Today I realized that children are basically bush-league adults deemed too delicate to be the recipients of your actual opinions. This revelation has not been conducive to generosity or wit, so I'll once again exploit The Rog and his endless supply of clever. Special thanks goes out to my little brother, Keb'm, for his very helpful contributions.

The Rog-isms, part II. Sorted thematically for your convenience.

Having to do with hair or fur
  • Like a hair in a biscuit. (Apply to anything unwanted.)
  • Fine as fur on a frog's butt. (Very fine. Sometimes foot is substituted for butt. Depends on the company and your fondness for alliteration.)
Having to do with the probable outcome of fisticuffs
  • You'd rather sandpaper a wildcat's ass in a telephone booth than mess with me. (An obvious reference to physical prowess.)
  • I'll slap the taste out of his mouth. (Never seen this done, but does the threat not terrify you?)
  • I'll kick his ass 'til his nose bleeds. (A vivid mental image.)
  • I'll stomp a mud hole in his ass the size of Texas and walk it dry. (This denotes a serious and prolonged ass-kicking.)
Having to do with things being good
  • My mama's biscuits are so good, if you put one on top of your head you'd beat your brains out with your tongue trying to get to it. (Clearly, very tasty.)
  • Aw, man. It was killer. (Not one of the most clever, but useful in innumerable situations.)
Use discretion as you add these to your repertoire. For instance, using an aphorism from the fisticuffs section with your students is generally frowned upon, no matter how appropriate it may seem at the time.

Monday, February 16, 2009

The Great Reducing and One Last Hurrah

n.o.c. and I have been reducing. We've reduced our carbon footprints, our consumerism, our time on the internets, and, most recently, we've decided to reduce our waistlines. We're a small people, but we've noticed a gentle and insidious thickening that is most upsetting when accompanied by the general doughiness of February. Heretofore, n.o.c. has ridiculed all slimming activities, scoffing at actual portion sizes and holding fast to bizarre, fatty theories about food and health. He has actually claimed that the consumption of Chipotle burritos has salubrious effects on the lungs, and he has touted the digestive properties of sausage. However, after a few disconcerting incidents with pant size, I received the following email:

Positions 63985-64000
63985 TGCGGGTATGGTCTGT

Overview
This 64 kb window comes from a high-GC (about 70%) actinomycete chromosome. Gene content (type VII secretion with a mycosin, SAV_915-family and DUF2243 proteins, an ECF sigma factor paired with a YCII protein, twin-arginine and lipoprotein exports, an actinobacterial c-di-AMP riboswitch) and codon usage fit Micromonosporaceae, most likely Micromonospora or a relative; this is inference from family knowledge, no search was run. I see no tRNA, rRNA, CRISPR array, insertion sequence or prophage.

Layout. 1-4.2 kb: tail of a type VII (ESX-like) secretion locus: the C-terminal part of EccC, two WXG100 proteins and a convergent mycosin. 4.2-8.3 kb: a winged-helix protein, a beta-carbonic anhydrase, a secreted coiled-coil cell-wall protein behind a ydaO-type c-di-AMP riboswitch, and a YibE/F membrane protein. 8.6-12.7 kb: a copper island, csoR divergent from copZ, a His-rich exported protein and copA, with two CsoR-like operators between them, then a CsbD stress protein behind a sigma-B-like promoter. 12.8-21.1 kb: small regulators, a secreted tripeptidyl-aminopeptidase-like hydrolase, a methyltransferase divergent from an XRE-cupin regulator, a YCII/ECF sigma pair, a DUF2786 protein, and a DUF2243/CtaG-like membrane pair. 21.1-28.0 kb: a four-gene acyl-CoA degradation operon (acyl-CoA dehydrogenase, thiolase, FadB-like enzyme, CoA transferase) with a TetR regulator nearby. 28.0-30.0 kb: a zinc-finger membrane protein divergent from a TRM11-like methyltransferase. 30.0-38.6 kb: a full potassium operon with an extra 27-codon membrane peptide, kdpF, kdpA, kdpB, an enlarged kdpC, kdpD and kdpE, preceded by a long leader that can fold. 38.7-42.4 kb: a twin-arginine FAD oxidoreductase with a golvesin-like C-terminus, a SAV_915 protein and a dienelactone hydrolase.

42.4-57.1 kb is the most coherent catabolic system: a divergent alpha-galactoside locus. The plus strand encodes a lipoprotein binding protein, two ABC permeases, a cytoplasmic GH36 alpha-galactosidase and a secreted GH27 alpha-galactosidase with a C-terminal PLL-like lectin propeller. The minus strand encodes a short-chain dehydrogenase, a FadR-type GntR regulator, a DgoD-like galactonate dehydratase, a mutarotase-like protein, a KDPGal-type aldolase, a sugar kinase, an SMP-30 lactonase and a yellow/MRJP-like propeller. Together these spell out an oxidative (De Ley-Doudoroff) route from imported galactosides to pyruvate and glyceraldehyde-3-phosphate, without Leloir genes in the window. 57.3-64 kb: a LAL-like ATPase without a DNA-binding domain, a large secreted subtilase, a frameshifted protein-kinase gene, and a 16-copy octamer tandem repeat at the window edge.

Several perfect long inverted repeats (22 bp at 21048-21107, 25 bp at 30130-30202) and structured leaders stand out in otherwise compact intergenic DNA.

According to a calorie counter I found online, I had 839 calories worth of drinks last night. Add that to the 459 calorie piece of pie I had yesterday a.m., and you're talking about a completely superfluous 1300 calories on a random thursday, for no good reason. A chipotle burrito has 1170 calories. How am I not 350 lbs?

He's a changed man. Two weeks ago, he wanted to eat a deep-fried, cheese-stuffed, bacon-topped hamburger; this week, I had to pull him away from the diet drugs at CVS. "It's just caffeine," he mumbled sadly.

Our strategy is simple, if sad and boring. We will only drink three nights a week. (It pains me to write that.) We will eat less cheese and bacon. (Pains me even more to write that.) We will continue our gym regimen, and, with luck, we will be more attractive than Our Favorite New Englanders by the time we go to the beach with them in April. The goal is not simply to look good; the goal is to look better than our friends. (That would be the gauntlet.)

BUT, before we began in earnest, we decided to have one last hurrah with Our Favorite Baltimorians. Their house (a whole house!) is fabulous, with a much-coveted amount of square footage.